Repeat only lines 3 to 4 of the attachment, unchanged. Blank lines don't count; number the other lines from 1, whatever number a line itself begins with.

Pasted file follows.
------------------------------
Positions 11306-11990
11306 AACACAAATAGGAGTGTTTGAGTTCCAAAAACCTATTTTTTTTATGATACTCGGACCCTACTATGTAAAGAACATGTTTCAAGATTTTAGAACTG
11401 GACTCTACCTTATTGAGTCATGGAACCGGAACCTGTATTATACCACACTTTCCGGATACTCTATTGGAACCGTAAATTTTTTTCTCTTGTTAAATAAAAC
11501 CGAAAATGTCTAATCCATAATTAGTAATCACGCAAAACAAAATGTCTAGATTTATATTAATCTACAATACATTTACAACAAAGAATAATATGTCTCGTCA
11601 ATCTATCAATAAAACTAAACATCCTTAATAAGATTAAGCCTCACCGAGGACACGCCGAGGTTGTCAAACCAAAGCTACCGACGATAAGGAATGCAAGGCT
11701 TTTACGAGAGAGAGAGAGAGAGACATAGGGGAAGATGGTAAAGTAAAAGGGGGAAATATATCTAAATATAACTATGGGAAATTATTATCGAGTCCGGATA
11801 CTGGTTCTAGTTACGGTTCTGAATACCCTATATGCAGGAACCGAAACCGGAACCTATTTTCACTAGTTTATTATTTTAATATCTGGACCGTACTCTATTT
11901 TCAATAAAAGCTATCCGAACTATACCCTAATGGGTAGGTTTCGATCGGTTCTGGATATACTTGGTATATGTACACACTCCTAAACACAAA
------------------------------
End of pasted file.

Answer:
11401 GACTCTACCTTATTGAGTCATGGAACCGGAACCTGTATTATACCACACTTTCCGGATACTCTATTGGAACCGTAAATTTTTTTCTCTTGTTAAATAAAAC
11501 CGAAAATGTCTAATCCATAATTAGTAATCACGCAAAACAAAATGTCTAGATTTATATTAATCTACAATACATTTACAACAAAGAATAATATGTCTCGTCA